VMware server on CentOS 5

Tue, 2 Oct. 2007 by Thomas Bendler, approximately 3 min to read.
#unix #vmware #centos

To install the VMware server on CentOS 5 you have to install the CentOS 5 first. I’ve installed it with the option “server” (no GUI) on top of a logical volume. Once this is done I’ve modified the yum repository to fit my needs (installation on DELL server hardware).

Keep in mind, you have to perform most of the steps as root. To become root you have to use “sudo su -“ or sudo in front of each command.

After an upgrade of the entire system (yum update) I installed the DELL server tools first. This done by the command:

yum install dell-repository dellhw-repository firmware-addon-dell

Next, the development components need to be installed:

yum groupinstall 'Development Libraries'
yum groupinstall 'Development Tools'
yum install kernel-devel
yum install compat-db

Now the server is ready for the VMware server installation. First, you need to download the RPM from the web site of VMware. You need also to request a license for the installation (follow the instructions on the web site). When the download is done you can install the server:

rpm -Uvh VMware-server-1.0.4-56528.i386.rpm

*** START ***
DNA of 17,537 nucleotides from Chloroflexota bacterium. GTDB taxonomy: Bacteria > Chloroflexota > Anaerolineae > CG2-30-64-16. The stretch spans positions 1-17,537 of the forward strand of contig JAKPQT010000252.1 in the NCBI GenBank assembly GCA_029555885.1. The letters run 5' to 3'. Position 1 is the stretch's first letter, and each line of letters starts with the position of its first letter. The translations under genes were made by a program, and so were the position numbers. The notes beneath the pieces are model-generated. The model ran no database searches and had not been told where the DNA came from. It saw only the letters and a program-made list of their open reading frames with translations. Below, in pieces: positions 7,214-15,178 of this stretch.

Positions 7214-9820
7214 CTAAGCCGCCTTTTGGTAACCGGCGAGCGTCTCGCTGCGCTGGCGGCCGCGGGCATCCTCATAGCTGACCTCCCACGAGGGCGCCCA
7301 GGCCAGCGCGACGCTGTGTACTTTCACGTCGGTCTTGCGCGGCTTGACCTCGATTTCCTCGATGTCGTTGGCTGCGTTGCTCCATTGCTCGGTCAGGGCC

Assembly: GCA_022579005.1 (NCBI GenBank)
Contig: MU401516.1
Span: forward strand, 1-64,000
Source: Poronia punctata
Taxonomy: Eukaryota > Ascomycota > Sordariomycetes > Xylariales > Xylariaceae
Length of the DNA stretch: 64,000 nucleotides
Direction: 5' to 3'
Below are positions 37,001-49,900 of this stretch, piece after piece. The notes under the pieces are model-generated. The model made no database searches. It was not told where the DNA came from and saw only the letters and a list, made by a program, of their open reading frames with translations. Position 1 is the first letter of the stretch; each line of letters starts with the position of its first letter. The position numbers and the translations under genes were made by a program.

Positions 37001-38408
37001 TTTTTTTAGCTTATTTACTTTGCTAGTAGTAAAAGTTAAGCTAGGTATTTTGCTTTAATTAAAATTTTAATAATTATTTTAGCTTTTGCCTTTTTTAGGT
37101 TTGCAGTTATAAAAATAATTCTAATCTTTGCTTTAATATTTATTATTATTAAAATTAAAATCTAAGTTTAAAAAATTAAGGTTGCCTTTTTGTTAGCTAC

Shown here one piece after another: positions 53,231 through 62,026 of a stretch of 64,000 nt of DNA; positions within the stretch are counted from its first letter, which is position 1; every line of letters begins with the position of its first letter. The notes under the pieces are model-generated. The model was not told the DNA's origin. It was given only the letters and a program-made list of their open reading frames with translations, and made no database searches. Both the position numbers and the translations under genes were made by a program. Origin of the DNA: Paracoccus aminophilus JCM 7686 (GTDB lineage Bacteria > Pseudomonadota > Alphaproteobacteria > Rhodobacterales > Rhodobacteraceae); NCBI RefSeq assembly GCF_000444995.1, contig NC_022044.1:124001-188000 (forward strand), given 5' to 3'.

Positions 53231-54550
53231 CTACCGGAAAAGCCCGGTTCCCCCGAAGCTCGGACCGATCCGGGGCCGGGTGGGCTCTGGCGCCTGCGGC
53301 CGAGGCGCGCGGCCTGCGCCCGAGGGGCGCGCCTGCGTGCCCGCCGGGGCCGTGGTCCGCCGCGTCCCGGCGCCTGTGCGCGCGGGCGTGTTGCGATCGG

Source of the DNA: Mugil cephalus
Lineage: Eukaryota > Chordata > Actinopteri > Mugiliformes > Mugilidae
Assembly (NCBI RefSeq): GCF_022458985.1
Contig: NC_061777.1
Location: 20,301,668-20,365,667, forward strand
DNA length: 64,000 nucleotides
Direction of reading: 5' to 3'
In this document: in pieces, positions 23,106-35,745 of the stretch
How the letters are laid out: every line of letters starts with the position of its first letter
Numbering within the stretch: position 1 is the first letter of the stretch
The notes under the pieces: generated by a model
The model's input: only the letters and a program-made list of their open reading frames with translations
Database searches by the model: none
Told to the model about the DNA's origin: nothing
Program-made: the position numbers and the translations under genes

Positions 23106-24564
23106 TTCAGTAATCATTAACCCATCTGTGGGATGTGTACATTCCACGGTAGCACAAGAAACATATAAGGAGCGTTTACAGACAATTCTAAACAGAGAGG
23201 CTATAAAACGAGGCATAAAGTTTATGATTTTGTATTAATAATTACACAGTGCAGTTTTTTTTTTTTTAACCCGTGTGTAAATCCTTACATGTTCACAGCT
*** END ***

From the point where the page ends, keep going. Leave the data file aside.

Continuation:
Now it’s time to configure the VMware server:


Press [return] at any question except:

Do you want to be able to use NAT networking in your virtual machines? (yes/no)
[yes] no
The default port : 902 is not free. We have selected a suitable alternative
port for VMware Server use. You may override this value now.
Remember to use this port when connecting to this server.
Please specify a port for remote console connections to use
[904] 902
In which directory do you want to keep your virtual machine files?
[/var/lib/vmware/Virtual Machines] /srv/vmware

To add the server to the firewall rules you need to add the following lines to /etc/sysconfig/iptables:

-A RH-Firewall-1-INPUT -m state --state NEW -m tcp -p tcp --dport 902 -j ACCEPT
-A RH-Firewall-1-INPUT -m state --state NEW -m tcp -p tcp --dport 8222 -j ACCEPT
-A RH-Firewall-1-INPUT -m state --state NEW -m tcp -p tcp --dport 8333 -j ACCEPT
-A RH-Firewall-1-INPUT -m state --state NEW -m tcp -p tcp --dport 5900:5910 -j ACCEPT

Now, the VMware server is configured and ready to be used. To get a clean system state and to see if everything come up after booting, do a reboot now.

If you install CentOS inside a VM you might see time problems. This could be solved by using ntpd:

/sbin/service ntpd stop
/usr/sbin/ntpdate -s tick.usno.navy.mil
/sbin/hwclock --systohc --utc
/sbin/service ntpd start

I will update this post from time to time if a new task needs to be done.

Share on: